It may seem obvious but if no propane is flowing through the regulator that’s a problem. A common cause may a safety feature that is inside the regulator. If the regulator detects a high propane flow it will engage the safety valve and shut off this same feature is found on propane tanks. You can reset the propane regulator by turning off the propane tanks and making sure all your propane appliances are shut off. The regulator should reset after a few minutes.

If that doesn’t solve the problem your RV propane regulator isn’t functioning correctly and probably needs replacing.

6. Age

Propane regulators aren’t made to last forever. They have a life of about 10 years and a regulator can give out simply because it’s too old. If the age of your regulator is starting to get to the double digits and it’s having issues it’s time to replace it.

7. The Automatic Changeover Isn’t Functioning

This is only for those who have dual propane tanks and an automatic RV propane regulator.

The old propane regulator on my travel trailer was automatic but after a while, it stopped switching over automatically and had to be changed over manually. The tank level indicator started showing red and wouldn’t reset and soon after the regulator started having issues keeping the correct pressure and the burners on our stove started popping and the flames got weak.

Luckily we were near a store that sold RV propane regulators and we were able to switch it out before the old one stopped working altogether. If your automatic system starts to malfunction it may be an early sign that your regulator is starting to go bad.


Propane regulators are a very important part of any RV propane system and they need to be working properly so your appliances will be working right. It can be a big deal if you are out boondocking and your fridge stops running because the propane regulator gave out. Keeping an eye out for early signs of wear on your regulator and replacing it before it gives out completely is a good idea and can save you a lot of trouble in the long run.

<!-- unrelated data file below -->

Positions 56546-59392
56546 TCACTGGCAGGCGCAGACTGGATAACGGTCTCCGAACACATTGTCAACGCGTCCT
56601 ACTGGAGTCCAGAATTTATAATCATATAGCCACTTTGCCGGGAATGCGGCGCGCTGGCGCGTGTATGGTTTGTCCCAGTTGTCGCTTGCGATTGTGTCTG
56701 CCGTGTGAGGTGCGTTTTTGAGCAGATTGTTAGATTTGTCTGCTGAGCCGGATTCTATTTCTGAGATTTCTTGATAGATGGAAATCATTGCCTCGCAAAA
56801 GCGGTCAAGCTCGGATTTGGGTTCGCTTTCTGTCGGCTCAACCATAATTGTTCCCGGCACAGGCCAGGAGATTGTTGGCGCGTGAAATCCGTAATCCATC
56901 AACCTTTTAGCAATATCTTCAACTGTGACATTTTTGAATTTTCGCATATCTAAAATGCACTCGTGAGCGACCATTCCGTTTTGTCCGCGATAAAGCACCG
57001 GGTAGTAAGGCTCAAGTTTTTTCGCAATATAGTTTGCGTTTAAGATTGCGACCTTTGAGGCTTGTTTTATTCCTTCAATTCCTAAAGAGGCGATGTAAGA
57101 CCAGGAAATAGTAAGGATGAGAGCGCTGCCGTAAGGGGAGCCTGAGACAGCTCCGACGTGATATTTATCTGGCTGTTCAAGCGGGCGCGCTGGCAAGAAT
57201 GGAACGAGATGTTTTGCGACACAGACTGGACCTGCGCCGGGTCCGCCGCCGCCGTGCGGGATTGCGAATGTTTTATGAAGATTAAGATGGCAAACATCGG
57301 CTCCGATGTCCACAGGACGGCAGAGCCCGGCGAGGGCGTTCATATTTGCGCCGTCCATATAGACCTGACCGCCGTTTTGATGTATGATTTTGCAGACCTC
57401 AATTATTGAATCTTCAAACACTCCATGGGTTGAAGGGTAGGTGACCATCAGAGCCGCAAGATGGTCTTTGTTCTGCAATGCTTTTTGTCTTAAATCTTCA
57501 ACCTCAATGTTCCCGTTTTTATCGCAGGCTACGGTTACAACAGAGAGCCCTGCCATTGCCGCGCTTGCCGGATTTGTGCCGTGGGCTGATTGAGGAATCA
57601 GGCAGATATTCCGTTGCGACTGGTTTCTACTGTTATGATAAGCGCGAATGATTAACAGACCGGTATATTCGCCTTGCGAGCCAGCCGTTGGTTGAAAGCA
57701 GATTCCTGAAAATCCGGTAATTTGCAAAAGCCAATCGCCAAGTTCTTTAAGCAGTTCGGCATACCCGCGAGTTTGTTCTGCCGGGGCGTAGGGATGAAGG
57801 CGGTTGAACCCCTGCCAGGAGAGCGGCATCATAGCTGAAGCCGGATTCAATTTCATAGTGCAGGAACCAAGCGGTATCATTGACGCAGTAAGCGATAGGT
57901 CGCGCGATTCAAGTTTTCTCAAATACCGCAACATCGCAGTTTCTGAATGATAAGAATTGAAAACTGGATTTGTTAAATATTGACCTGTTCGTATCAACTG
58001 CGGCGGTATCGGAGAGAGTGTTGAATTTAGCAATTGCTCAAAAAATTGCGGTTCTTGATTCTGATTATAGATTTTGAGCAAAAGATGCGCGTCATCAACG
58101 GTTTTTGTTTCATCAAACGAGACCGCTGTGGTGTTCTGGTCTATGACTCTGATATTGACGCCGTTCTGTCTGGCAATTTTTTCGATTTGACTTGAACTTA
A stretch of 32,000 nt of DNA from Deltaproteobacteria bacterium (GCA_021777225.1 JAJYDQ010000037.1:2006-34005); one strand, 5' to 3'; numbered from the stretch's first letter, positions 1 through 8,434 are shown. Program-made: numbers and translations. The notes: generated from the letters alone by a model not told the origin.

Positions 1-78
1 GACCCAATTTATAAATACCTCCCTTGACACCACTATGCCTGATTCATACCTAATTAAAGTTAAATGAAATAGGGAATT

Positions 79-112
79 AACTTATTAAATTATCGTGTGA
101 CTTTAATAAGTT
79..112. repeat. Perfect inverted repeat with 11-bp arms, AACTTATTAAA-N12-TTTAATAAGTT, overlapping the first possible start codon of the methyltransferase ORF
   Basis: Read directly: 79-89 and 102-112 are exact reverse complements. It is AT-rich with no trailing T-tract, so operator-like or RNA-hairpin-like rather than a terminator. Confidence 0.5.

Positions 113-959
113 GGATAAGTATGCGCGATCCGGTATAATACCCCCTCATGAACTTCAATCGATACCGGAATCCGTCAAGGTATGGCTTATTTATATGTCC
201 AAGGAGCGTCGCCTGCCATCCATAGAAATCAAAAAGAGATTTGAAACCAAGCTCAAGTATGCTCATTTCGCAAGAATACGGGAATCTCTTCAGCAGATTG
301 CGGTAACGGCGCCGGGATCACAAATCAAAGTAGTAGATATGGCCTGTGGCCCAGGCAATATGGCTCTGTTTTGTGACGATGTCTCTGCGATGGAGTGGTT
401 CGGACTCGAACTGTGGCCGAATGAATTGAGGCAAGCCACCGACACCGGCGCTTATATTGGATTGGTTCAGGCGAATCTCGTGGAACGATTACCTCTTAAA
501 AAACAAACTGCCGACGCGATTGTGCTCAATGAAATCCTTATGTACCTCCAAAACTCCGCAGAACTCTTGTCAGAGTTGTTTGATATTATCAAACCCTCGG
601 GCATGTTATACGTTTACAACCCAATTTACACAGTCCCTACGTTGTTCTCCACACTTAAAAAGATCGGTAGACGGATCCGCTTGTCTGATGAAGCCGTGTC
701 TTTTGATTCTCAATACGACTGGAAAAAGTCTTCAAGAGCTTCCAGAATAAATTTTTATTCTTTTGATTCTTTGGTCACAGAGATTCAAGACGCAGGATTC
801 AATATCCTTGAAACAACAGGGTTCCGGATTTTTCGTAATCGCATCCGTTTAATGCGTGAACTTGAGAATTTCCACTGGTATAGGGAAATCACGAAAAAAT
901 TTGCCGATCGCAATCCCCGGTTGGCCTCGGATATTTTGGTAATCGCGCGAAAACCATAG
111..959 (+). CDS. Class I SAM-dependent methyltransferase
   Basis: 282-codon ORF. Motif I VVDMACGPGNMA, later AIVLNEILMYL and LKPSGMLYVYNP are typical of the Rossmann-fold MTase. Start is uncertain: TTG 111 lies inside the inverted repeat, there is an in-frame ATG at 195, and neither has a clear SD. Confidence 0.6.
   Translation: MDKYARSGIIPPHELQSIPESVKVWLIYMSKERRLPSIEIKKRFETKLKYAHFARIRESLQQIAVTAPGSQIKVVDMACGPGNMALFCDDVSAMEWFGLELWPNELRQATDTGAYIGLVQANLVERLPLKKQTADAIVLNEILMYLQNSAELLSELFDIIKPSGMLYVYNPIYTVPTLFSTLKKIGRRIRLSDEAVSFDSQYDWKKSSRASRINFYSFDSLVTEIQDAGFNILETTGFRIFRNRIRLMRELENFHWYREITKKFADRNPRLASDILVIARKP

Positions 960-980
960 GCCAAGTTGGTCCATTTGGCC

See Also: Can Propane Regulators Or Propane Lines Freeze?

If your RV propane regulator needs replacing check out this review of some of the best regulators on the market today.

If you know of any more ways to tell if an RV propane regulator is going bad or have any questions about them, leave a comment below. 

6 thoughts on “7 Signs That Your RV Propane Regulator Has Gone Bad”

  1. oh my god, my propane regulator has most of the signals you say. I need to fix it right now. Fortunately nothing dangerous has happened at all. Thank you very much

  2. I bought a travel trailer and I am getting a gas smell during the day. The tanks are not completely full. Since the the trailer has not been used for years, can the washers in the tank outlet go bad and start leaking? bill

    • It is possible for the rubber washers to get old and that could be part of the problem.

      The first thing you need to do is locate where the leak is. Take a bowl or spray bottle and combine about 2 cups of water with around 2 or 3 tablespoons of dish soap. Test every propane connection in your RV by spraying the soapy water on it or applying it with a sponge. If there’s a leak, large bubbles will start to form.

      I would start with the propane regulator then move on to the water heater, the fridge, the furnace, and then the stove.
      Make sure to turn off your main propane line once the leak is found before you undo anything. If the rubber washer inside looks fine it could be that the nut wasn’t tightened enough. If the leak is coming from the propane regulator it is possible that it has been damaged and needs to be replaced.

      I hope this was helpful in some way and you find the source of the propane smell in your trailer.